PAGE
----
GuardAgainst provides a bunch of methods to reduce this code into much neater calls that are named carefully to be very readable and clearly express their intent. So the code in the above example would become this…
There are many such libraries available but I felt the need to create another one as they often suffer from usability issues (bad naming, clunky methods), performance issues (reflection, boxing) or simply don’t have the range of features to check the conditions I wanted to be able to guard against. I also designed it as a single file that could be dropped into a project so that consumers do not have to take a dependency on a dll or a nuget package.
Even though I’ve tried to keep the usage of this library as simple as possible. The new CallerArgumentExpression could dramatically simplify things even further. Let’s first look at how I implement a typical method in the library.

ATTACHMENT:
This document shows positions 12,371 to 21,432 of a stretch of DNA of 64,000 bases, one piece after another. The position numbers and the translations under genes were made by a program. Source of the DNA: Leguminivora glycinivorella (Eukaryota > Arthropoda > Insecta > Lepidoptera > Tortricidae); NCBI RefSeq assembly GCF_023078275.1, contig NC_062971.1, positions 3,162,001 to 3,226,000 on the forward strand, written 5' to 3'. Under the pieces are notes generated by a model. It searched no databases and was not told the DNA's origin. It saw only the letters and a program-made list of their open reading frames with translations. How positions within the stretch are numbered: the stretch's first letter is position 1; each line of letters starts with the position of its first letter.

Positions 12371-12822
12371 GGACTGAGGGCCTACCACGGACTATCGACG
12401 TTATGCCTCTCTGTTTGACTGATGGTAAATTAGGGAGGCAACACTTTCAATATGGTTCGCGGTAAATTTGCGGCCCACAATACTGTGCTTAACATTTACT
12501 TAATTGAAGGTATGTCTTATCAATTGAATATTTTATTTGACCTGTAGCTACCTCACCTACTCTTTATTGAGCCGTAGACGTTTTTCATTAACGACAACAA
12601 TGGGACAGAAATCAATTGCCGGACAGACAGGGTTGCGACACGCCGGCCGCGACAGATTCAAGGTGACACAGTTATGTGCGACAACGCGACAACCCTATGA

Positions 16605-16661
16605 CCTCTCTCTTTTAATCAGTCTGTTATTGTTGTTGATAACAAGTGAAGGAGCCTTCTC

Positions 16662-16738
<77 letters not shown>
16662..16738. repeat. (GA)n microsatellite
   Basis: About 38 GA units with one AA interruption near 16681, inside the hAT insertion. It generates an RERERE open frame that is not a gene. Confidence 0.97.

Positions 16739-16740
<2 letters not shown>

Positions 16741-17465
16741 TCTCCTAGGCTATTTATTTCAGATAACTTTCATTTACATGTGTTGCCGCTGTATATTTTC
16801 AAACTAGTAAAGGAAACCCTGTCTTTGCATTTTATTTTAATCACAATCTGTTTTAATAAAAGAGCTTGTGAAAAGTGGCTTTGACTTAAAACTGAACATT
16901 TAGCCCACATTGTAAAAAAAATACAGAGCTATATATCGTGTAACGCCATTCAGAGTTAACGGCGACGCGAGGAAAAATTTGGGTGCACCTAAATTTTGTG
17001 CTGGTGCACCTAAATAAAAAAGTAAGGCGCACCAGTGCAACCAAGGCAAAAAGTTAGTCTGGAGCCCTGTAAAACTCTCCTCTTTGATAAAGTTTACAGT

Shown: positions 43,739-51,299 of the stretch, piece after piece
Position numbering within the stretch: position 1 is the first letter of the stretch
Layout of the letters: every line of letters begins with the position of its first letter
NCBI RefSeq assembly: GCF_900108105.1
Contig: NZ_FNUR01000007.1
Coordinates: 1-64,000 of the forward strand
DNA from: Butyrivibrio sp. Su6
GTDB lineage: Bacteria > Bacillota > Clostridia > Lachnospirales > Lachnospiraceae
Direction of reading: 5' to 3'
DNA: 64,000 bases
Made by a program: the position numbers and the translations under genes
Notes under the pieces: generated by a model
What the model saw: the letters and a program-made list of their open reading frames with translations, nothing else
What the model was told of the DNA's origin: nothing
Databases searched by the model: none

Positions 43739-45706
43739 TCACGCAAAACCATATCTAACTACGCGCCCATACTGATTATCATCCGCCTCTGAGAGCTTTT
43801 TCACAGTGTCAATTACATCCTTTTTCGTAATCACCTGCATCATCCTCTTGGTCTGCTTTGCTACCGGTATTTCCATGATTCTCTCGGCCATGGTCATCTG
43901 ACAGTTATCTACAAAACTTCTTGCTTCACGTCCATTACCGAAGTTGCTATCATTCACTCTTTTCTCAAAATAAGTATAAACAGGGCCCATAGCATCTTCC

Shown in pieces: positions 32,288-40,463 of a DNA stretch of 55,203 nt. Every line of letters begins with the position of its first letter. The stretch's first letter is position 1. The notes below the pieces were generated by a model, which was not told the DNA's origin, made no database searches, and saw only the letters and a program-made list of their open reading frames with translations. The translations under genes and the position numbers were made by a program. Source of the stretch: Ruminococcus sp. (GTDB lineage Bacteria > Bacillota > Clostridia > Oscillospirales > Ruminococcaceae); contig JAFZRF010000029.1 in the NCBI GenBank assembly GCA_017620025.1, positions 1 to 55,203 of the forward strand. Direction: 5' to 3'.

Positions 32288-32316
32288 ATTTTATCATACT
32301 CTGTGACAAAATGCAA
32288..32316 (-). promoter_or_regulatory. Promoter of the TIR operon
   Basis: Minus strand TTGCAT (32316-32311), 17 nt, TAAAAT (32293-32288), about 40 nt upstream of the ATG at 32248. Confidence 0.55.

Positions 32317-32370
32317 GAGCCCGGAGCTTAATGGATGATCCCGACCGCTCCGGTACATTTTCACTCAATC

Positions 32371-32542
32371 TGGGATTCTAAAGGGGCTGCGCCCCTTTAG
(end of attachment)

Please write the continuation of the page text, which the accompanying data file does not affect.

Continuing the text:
How GuardAgainst currently works
Here is a simplified example of what a typical guard method in the library looks like and how it’s called.
In this example we are guarding against an argument being
null so we pass the value that we want to check:
argumentValue isn’t null then we just return. If it is null then we throw an
ArgumentNullException. Pretty simple.
In order to make this useful we also need to pass in the name of the argument to the constructor of the exception. If we have several parameters then having the name in the exception makes it obvious which parameter caused the fault. The problem is that there is no way to get this name unless the caller of the method passes it in for us.
I’ve never liked this. It’s a clunky necessity that adds friction to the api. The ultimate goal is to be able to know the name of argument being passed in without the developer having to actually pass it in via another argument.
A Possible Approach
One possible way I could achieve this goal right now with current C# is by making
ArgumentBeingNull accept an
Expression<Func<T>> and have the caller pass in an expression that evaluates to the thing to be checked for null. I’d also then be able to get the string representation of that argument too. Sounds good, let’s have a look.